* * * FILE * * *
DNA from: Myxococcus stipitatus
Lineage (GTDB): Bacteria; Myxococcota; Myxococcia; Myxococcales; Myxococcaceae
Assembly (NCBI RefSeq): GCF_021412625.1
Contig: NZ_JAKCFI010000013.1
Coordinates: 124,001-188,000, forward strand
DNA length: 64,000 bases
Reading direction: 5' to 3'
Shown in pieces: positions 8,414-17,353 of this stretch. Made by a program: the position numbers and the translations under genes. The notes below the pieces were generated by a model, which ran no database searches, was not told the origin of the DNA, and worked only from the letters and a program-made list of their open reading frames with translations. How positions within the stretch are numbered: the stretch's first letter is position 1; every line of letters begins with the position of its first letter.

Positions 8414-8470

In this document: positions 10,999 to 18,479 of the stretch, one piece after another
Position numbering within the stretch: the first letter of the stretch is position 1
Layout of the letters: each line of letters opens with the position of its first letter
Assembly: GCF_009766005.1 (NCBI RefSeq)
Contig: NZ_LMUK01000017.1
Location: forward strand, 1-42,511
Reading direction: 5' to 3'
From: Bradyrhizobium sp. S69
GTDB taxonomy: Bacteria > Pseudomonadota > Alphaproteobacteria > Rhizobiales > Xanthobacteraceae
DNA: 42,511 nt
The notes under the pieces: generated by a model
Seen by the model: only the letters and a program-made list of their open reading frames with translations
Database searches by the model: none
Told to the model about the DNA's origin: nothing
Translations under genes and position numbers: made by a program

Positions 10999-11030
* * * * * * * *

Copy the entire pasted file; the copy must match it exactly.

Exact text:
DNA from: Myxococcus stipitatus
Lineage (GTDB): Bacteria; Myxococcota; Myxococcia; Myxococcales; Myxococcaceae
Assembly (NCBI RefSeq): GCF_021412625.1
Contig: NZ_JAKCFI010000013.1
Coordinates: 124,001-188,000, forward strand
DNA length: 64,000 bases
Reading direction: 5' to 3'
Shown in pieces: positions 8,414-17,353 of this stretch. Made by a program: the position numbers and the translations under genes. The notes below the pieces were generated by a model, which ran no database searches, was not told the origin of the DNA, and worked only from the letters and a program-made list of their open reading frames with translations. How positions within the stretch are numbered: the stretch's first letter is position 1; every line of letters begins with the position of its first letter.

Positions 8414-8470

In this document: positions 10,999 to 18,479 of the stretch, one piece after another
Position numbering within the stretch: the first letter of the stretch is position 1
Layout of the letters: each line of letters opens with the position of its first letter
Assembly: GCF_009766005.1 (NCBI RefSeq)
Contig: NZ_LMUK01000017.1
Location: forward strand, 1-42,511
Reading direction: 5' to 3'
From: Bradyrhizobium sp. S69
GTDB taxonomy: Bacteria > Pseudomonadota > Alphaproteobacteria > Rhizobiales > Xanthobacteraceae
DNA: 42,511 nt
The notes under the pieces: generated by a model
Seen by the model: only the letters and a program-made list of their open reading frames with translations
Database searches by the model: none
Told to the model about the DNA's origin: nothing
Translations under genes and position numbers: made by a program

Positions 10999-11030